Throughout Major League Baseball, Jackie Robinson’s ‘strength and courage’ are celebrated on his special day.

In Los Angeles, Major League Baseball commemorated the 77th anniversary of Jackie Robinson breaking the color barrier in the sport. Robinson’s historic start at first base for the Brooklyn Dodgers on April 15, 1947, marked the beginning of the end of racial segregation that had confined Black players to the Negro Leagues for decades.

Speaking at Dodger Stadium, sociologist and civil rights activist Harry Edwards likened Robinson’s ordeal to that of Jack Johnson, the heavyweight champion in 1908, stating that Robinson faced relentless verbal abuse and mistreatment. Robinson’s family, including his 101-year-old widow, attended events across the country to honor him.

In a special tribute at Citi Field, Rachel Robinson, Jackie’s widow, received flowers from Mets manager Carlos Mendoza and retired players Mookie Wilson and Butch Huskey. David Robinson, the youngest son of Jackie and Rachel, reflected on his mother’s enduring legacy of resilience.

Every team playing that day donned No. 42 jerseys in homage to Robinson. Dodgers manager Dave Roberts, the second Black manager to lead a team to a World Series title, emphasized Robinson’s remarkable perseverance in the face of adversity.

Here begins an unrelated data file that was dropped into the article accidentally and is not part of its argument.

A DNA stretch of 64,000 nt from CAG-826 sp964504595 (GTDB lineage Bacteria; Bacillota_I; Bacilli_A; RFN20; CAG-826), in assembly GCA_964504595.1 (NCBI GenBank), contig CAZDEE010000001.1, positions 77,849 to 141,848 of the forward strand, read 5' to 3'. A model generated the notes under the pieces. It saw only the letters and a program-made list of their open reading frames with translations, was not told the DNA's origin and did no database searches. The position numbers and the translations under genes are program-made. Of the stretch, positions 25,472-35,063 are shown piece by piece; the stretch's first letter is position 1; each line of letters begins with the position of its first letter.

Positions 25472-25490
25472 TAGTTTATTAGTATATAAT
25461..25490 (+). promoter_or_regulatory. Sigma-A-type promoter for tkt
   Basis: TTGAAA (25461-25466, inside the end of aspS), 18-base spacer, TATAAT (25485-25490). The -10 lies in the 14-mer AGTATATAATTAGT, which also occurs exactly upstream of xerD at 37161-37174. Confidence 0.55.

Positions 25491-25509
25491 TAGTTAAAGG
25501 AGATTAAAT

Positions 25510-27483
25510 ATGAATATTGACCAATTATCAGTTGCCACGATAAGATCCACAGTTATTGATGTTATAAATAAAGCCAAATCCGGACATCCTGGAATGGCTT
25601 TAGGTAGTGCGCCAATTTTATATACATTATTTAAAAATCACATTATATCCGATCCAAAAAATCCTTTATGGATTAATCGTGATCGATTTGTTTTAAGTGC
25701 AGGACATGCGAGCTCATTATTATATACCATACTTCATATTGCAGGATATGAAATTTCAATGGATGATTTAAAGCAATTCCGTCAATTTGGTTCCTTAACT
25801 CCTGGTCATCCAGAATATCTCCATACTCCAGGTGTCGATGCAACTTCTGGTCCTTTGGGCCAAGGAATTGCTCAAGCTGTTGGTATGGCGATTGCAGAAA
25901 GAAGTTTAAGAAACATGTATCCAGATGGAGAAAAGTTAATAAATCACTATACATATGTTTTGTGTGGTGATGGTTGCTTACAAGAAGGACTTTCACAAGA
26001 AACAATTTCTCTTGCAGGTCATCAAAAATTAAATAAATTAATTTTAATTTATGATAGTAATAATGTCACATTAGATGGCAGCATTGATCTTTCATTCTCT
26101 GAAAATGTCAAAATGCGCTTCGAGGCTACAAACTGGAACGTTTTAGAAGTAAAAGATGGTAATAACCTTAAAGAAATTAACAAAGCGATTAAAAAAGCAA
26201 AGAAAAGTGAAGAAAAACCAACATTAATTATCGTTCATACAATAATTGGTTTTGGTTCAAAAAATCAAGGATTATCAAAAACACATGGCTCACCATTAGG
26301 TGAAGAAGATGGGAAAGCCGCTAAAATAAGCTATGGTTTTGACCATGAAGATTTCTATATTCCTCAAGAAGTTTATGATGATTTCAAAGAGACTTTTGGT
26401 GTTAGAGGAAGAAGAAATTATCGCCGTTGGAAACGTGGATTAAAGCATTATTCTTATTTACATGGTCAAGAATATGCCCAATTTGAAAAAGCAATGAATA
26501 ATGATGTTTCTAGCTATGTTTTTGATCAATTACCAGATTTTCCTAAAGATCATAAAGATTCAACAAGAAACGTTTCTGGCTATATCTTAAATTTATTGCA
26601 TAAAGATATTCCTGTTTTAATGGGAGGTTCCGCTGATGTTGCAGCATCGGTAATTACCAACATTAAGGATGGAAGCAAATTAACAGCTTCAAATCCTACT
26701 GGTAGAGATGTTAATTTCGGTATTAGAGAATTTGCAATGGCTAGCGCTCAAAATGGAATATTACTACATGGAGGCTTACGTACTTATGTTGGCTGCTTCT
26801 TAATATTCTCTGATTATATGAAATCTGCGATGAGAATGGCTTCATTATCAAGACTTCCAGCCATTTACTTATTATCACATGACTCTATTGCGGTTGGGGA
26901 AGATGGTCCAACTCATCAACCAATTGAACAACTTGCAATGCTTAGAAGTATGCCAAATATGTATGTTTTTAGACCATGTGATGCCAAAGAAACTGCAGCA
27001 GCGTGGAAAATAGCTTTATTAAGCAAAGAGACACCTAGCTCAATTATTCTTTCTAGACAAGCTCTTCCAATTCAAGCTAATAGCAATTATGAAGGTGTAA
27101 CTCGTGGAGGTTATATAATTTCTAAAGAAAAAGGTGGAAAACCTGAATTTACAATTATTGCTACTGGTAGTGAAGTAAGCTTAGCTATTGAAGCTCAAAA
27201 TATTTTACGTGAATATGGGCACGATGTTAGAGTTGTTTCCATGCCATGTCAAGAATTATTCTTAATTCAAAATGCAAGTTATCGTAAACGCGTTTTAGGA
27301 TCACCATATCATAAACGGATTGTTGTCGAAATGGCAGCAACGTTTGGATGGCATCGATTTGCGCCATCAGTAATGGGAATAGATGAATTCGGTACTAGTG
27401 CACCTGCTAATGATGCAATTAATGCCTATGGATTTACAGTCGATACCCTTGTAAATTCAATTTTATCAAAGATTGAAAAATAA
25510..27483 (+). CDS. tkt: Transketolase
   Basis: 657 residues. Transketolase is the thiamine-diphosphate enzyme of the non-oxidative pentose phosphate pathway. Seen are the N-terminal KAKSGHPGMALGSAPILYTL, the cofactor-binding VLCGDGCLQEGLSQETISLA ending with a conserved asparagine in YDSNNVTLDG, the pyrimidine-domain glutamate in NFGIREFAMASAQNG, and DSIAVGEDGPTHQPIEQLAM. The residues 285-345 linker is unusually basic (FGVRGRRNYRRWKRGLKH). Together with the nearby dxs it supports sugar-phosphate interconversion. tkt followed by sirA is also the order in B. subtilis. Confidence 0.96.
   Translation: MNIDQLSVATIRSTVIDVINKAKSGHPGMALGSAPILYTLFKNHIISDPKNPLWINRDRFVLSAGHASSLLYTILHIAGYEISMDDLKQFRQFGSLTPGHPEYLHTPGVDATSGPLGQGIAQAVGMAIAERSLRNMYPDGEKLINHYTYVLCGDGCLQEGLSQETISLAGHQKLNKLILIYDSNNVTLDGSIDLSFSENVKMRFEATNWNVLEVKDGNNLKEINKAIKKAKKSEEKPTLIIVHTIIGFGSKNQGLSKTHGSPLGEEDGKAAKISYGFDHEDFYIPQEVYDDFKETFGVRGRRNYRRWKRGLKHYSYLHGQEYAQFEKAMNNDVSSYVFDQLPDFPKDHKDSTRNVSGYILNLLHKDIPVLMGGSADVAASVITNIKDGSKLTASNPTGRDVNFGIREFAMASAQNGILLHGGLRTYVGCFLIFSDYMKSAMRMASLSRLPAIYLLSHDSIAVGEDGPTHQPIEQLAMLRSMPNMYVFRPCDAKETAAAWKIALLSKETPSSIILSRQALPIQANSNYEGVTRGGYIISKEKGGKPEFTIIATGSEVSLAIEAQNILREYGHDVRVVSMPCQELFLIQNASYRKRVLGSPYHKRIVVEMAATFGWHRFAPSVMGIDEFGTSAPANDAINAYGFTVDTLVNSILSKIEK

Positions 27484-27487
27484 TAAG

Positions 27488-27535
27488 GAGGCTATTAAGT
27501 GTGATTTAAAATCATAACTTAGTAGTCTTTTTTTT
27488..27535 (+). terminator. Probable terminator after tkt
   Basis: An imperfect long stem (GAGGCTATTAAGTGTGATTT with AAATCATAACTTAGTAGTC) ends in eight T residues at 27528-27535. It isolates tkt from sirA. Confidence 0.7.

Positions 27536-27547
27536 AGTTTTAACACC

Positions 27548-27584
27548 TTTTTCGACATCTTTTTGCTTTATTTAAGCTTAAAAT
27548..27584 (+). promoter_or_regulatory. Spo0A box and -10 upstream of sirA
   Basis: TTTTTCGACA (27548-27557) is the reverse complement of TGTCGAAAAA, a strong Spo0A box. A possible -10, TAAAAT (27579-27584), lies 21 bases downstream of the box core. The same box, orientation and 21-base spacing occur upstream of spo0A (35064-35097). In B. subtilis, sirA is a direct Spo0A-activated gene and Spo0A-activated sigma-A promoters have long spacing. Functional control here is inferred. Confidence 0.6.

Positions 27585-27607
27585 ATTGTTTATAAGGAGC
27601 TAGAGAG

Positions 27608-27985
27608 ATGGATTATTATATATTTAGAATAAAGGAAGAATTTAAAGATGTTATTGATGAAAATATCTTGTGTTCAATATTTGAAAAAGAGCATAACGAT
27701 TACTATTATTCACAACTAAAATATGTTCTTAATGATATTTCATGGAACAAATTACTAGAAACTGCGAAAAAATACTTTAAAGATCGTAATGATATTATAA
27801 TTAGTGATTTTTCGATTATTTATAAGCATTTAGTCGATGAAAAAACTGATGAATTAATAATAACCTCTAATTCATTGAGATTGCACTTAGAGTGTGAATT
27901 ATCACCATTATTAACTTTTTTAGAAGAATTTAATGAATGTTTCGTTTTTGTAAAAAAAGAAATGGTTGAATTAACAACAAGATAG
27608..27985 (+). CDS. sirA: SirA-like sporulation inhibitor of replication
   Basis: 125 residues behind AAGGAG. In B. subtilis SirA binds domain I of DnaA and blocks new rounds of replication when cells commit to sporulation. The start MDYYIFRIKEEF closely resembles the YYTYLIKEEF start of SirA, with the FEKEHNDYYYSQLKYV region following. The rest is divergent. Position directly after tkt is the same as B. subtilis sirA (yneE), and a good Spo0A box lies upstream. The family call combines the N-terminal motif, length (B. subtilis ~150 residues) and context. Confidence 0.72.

Before the game in Los Angeles, players and staff from the Dodgers and the Washington Nationals gathered around Robinson’s statue in Centerfield Plaza. Nationals manager Dave Martinez highlighted Robinson’s profound impact on both the Black and Hispanic communities, expressing gratitude for paving the way for players like himself and Roberto Clemente.

Former MLB player Reggie Smith recounted a meaningful encounter with Robinson during a flight, where Robinson’s acknowledgment inspired him to stand up against injustice on the field.

Ayo Robinson, Jackie and Rachel’s granddaughter, who was born after Jackie’s passing, reflected on her grandfather’s ongoing influence on society and expressed appreciation for his enduring legacy.

Smith urged current MLB players to remember Robinson’s sacrifices and to appreciate the progress made in the sport, emphasizing the importance of continuing to move forward while acknowledging the challenges of the past.

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